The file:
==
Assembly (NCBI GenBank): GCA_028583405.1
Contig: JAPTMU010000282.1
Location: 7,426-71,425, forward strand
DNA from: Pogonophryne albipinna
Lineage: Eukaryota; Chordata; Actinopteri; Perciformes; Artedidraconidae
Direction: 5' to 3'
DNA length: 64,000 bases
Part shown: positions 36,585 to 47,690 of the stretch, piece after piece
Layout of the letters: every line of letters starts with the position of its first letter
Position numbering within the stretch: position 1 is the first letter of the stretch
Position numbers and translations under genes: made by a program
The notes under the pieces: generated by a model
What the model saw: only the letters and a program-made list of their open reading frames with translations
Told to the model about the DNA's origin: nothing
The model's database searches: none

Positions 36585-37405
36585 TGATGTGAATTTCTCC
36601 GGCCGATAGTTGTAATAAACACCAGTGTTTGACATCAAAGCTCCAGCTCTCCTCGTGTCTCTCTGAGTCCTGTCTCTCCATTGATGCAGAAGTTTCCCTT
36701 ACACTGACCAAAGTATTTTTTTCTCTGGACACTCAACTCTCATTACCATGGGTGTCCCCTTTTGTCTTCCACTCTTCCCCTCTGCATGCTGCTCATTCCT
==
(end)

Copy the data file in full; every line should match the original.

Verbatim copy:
Assembly (NCBI GenBank): GCA_028583405.1
Contig: JAPTMU010000282.1
Location: 7,426-71,425, forward strand
DNA from: Pogonophryne albipinna
Lineage: Eukaryota; Chordata; Actinopteri; Perciformes; Artedidraconidae
Direction: 5' to 3'
DNA length: 64,000 bases
Part shown: positions 36,585 to 47,690 of the stretch, piece after piece
Layout of the letters: every line of letters starts with the position of its first letter
Position numbering within the stretch: position 1 is the first letter of the stretch
Position numbers and translations under genes: made by a program
The notes under the pieces: generated by a model
What the model saw: only the letters and a program-made list of their open reading frames with translations
Told to the model about the DNA's origin: nothing
The model's database searches: none

Positions 36585-37405
36585 TGATGTGAATTTCTCC
36601 GGCCGATAGTTGTAATAAACACCAGTGTTTGACATCAAAGCTCCAGCTCTCCTCGTGTCTCTCTGAGTCCTGTCTCTCCATTGATGCAGAAGTTTCCCTT
36701 ACACTGACCAAAGTATTTTTTTCTCTGGACACTCAACTCTCATTACCATGGGTGTCCCCTTTTGTCTTCCACTCTTCCCCTCTGCATGCTGCTCATTCCT